The Auburn fullback had no reason to think it would, either. Coming into Saturday’s game against Western Carolina, the senior had only three catches for 31 yards this season.
On top of that, he had never caught a touchdown pass.
So imagine Prosch’s surprise when he saw Jeremy Johnson rifle a pass in his direction in the first quarter of the Tigers’ 62-3 victory, a play which ultimately resulted in his first career touchdown reception.
“I’m not like the No. 1 read on that, so I wasn’t expecting the ball, but I came through the linebackers and got in the end zone,” Prosch said. “I was looking, and I could tell he was looking, too, and I just made sure I stayed with him. He looked at me and I looked back at him and that’s when I realized he would throw it to me. So it was cool.”
Tre Mason could only laugh at the thought of Prosch — a fullback running around with a cast on his hand — as a receiving threat.
“You see that club on his hand and some people doubt that he can catch,” Mason said. “He can do it, though. He’s really good with his hands.”
Mason was also unable to hide his excitement that Prosch was finally in the spotlight that all too often goes to those playing flashier positions.
“I love watching him shine, because he does all the dirty work for us,” Mason said. “I love seeing him score.”
Prosch was just one of four Tigers who found the end zone for the first time Saturday, joining Tony Stevens, Ricardo Louis and Johnathan Ford.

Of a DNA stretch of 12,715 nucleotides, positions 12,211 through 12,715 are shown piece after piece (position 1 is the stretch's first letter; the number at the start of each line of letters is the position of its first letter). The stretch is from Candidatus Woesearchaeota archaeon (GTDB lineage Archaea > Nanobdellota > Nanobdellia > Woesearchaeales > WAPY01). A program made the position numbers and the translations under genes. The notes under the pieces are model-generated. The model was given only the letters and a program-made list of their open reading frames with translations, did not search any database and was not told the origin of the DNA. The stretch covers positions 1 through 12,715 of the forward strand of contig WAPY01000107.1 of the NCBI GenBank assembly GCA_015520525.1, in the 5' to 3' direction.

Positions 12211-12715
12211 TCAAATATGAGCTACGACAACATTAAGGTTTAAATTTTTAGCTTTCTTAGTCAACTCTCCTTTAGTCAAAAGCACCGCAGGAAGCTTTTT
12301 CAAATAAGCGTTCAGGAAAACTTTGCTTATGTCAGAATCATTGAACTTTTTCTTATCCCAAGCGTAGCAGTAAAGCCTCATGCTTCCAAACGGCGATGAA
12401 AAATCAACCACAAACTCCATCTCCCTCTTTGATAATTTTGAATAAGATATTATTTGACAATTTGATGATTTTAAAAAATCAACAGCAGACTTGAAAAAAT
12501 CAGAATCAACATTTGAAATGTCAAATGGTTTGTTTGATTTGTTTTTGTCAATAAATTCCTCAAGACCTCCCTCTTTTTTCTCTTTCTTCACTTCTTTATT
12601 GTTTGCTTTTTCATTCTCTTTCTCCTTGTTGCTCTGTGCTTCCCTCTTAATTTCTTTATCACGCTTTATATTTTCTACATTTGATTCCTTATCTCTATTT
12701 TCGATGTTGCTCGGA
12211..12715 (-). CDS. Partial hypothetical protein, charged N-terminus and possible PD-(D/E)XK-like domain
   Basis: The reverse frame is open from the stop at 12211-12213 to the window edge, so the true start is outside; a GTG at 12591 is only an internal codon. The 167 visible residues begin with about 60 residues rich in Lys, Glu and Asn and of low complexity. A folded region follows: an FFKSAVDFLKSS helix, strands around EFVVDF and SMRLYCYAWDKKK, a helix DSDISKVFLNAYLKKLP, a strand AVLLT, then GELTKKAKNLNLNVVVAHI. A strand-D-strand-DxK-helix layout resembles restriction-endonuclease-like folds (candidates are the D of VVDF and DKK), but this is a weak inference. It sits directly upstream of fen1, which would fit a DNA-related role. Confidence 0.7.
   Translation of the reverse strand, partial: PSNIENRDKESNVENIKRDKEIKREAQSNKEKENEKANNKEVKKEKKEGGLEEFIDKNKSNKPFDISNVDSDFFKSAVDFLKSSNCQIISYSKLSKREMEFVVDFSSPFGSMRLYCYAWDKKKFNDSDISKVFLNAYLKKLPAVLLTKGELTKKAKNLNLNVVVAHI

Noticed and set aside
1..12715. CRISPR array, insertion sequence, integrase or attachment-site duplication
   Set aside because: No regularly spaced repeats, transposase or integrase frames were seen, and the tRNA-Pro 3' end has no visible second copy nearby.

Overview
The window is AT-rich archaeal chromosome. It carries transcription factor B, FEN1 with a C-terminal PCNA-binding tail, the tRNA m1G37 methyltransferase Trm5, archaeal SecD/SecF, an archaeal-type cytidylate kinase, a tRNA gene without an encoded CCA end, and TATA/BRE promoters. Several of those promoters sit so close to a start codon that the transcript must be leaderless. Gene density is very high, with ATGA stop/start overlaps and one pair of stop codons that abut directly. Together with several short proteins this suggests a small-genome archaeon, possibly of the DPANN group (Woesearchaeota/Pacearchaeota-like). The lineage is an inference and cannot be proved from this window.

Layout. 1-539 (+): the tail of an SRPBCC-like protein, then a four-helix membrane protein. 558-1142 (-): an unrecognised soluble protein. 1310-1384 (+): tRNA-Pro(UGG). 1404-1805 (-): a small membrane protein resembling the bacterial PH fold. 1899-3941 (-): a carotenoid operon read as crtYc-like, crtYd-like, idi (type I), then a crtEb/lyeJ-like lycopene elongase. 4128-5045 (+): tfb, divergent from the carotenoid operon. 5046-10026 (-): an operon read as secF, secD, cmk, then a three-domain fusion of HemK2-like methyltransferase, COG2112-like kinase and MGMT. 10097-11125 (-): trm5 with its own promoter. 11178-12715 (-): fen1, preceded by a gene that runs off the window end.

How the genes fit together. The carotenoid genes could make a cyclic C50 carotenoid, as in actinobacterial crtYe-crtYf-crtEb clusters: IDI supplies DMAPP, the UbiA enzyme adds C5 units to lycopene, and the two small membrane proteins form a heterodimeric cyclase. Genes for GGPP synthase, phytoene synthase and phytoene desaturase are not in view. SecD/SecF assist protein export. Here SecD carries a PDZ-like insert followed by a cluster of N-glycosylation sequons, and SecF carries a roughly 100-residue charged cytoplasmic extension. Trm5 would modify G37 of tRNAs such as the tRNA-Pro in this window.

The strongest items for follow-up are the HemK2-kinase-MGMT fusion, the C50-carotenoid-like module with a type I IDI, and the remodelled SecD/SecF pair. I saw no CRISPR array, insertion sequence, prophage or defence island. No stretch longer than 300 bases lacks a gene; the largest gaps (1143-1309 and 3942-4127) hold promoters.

Nosa Eguae was fine with being the overlooked unit Saturday.
Besides, what is a defense to do when its offense sets a school record?
“That’s how it is,” Eguae said. “We have a great offense, but we feel like we have a great defense, too. We’re just trying to get better. That’s all we can do — go out there and get better every single day.”
The Tigers allowed only three points and 173 yards of offense to the Catamounts. Auburn’s defense was so stingy, Western Carolina only crossed midfield twice in the entire game. The distribution of the Tigers’ tackles tells how out of hand the game became: linebackers Kris Frost and Anthony Swain tied for the team-high with three stops.
Eguae wanted to focus only on the youthful members of Auburn’s defense, who kept Western Carolina out of the end zone even when the starters had long been on the bench.
“They didn’t miss a beat,” he said. “They’ve been itching and waiting to get in there. And when they got in there, they made plays. They made (things) happen.”
Cameo on offense
Earlier in the week, Malzahn said that Ford would stay at cornerback for the rest of the season after moving there during the preseason.
However, the true freshman who was recruited as a running back was in the backfield Saturday, scoring his first career touchdown on a 38-yard rush in the final period.
Despite Ford’s appearance on offense, Malzahn said he would remain a defensive back.
“I think you can see he’s a phenomenal player,” Malzahn said. “The fact that we have three experienced backs obviously has something to do with that.”
Malzahn said that tight end Brandon Fulse and right tackle Ryan Miller missed Saturday’s game due to “off the field things they needed to take care of.”
When asked whether the duo had been suspended, Malzahn refrained from answering.
Auburn will face ninth-ranked Texas A&M on Saturday in the main CBS game, which the nation will see at 2:30 p.m.
The Tigers lost 63-21 to the Aggies at home last year, and it likely was the game that clinched the end of the Gene Chizik era. A&M led 21-0 after a quarter and 42-7 at halftime, and the Jordan-Hare Stadium stands emptied well before the final horn.
It marked Auburn’s seven loss in eight games in 2012.